Cars lie around the northeast corner of Plaza Towers Elementary school after it was damaged by a tornado May 21, 2013 in Moore, Oklahoma. (credit: Brett Deering/Getty Images)

Cars lie around the northeast corner of Plaza Towers Elementary school after it was damaged by a tornado May 21, 2013 in Moore, Oklahoma. (credit: Brett Deering/Getty Images)

OKLAHOMA (CBSDFW.COM) – Just after 3:00 p.m. (CST) officials with the National Weather Service upgraded the classification of the deadly tornado that struck in Moore, Oklahoma to an EF-5, the strongest storm rank on the enhanced Fujita scale.

According to Keli Pirtle, a spokesperson for the National Oceanic and Atmospheric Administration (NOAA) in Norman, Oklahoma, the intensity of the storm was deemed even stronger after teams assessed damage on the ground. Initial estimates had the tornado strength at EF-4. The now EF-5 ranking means the Oklahoma tornado has winds in excess of 200 mph.

As of Tuesday afternoon the revised death toll from the state medical examiner’s office stands at 24 people killed – nine of those children. Estimates had the number killed as high as 91 but apparently, in the heat of search and rescue, some victims were counted twice.

Tuesday morning President Obama addressed the country concerning the devastation the moved across the midsection of the Sooner state. “In an instant, neighborhoods were destroyed.  Dozens of people lost their lives. Many more were injured.  And among the victims were young children, trying to take shelter in the safest place they knew — their school,” he said.

Homeowners in south Oklahoma City and in the city of Moore will continue to sift through what’s left of their property. A tornado with winds of more than 200 miles per hour tore a path through the area that in parts is estimated to have been as much as 1.3 miles wide and 17 miles long.

The tornado that hit Moore, a city of some 56,000 people just 10 miles south of Oklahoma City, is believed to have been on the ground for some 40 minutes. Devastation from the storm left interstates and side streets blocked by downed power lines, dead livestock and debris that included cars, trees, and entire sections of homes and businesses.

One of the hardest hit buildings was the Moore Medical Center. There were reportedly some 30 patients inside when the twister hit — all survived. Dan Halyburton, with the American Red Cross, is in Moore near the hospital and said, “That building is made out of steel and concrete, and metal two-by-fours and it just looks like it was completely raked by a giant rake. In the middle of the parking lot there are about 25 cars. It looks like they boxed them together with a bulldozer and then dropped five or six on top of that pile.” In addition to patients at the 46-bed acute care hospital, no medical staff or hospital workers were injured.

The search and rescue effort, which continued through the night, has first responders searching for survivors, both children and adults. The storm path sent the massive twister over two elementary schools.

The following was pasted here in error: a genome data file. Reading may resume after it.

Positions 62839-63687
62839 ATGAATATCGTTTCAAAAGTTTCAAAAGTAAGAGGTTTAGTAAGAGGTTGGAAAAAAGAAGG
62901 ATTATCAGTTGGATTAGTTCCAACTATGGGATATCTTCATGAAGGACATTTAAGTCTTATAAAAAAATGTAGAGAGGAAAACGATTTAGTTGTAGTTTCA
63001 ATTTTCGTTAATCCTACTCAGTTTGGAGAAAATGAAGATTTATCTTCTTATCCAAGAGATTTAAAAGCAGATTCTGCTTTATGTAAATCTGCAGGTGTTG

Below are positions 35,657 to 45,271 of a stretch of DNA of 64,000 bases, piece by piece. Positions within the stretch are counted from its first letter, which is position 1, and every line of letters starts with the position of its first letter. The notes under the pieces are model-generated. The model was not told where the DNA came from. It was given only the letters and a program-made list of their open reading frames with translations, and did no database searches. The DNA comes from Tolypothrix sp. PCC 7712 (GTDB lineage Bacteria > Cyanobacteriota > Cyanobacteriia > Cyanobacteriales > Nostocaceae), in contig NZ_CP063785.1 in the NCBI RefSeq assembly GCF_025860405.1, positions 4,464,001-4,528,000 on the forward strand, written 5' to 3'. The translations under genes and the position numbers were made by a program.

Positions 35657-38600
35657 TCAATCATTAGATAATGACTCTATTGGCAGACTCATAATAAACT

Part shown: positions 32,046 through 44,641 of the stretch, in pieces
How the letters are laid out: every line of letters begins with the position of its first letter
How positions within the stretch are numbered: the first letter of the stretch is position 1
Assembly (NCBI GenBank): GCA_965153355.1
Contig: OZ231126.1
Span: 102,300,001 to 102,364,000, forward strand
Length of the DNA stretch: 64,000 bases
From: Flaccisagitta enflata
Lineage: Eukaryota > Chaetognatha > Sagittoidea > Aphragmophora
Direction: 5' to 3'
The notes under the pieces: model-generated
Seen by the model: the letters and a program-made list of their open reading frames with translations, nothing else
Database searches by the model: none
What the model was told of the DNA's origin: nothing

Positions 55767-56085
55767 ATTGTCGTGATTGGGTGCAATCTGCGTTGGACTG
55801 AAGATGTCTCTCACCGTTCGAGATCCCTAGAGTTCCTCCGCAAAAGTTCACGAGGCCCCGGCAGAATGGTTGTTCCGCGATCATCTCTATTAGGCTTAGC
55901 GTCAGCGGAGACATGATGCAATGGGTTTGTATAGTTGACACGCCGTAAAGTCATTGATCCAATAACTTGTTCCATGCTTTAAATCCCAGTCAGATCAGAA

Teachers and students at Briarwood Elementary took cover as the storm caused severe damage to the building. Part of the roof was tore off of the school and debris littered the area around it, but no one was killed at the location.

It was a far worse situation one-mile away at Plaza Towers Elementary. Officials in Oklahoma say fallen walls at Plaza Towers basically fell one on top on another and were “pancaked”. Once rescuers arrived they formed a human chain and passed survivors from the school to a triage area in the parking lot. On Tuesday, a spokesperson with the Oklahoma City medical examiner’s office said of the 24 confirmed dead seven of them were children found at the school.

Gas leaks are still a concern as teams search by hand and with heavy equipment. At daybreak new search-and-rescue teams arrived, taking over for the estimated 200 people who searched all night. Halyburton said the Red Cross is helping first responders as best they can. “When they’re in there working they don’t want to leave, so the Red Cross trucks come in, we stop by with water, Gatorade, [and] a sandwich. It’s gratifying to be able to provide that kind of service.”

Interestingly, Oklahoma residents with storm shelters are required to register them, so officials have exact GPS locations to search and hopefully find residents safe, but trapped inside by debris.

Monday evening President Obama issued a disaster declaration and the U.S. Department of Homeland Security’s Federal Emergency Management Agency has made federal disaster aid available to the State of Oklahoma.

Unfortunately this isn’t the first time the city of Moore has dealt with a devastating twister. Another EF-5 tornado tore through the city on May 3, 1999. Thirty-six people were killed in that storm and hundreds were injured. That storm had the highest winds ever recorded near the earth’s surface, at 318 miles per hour.

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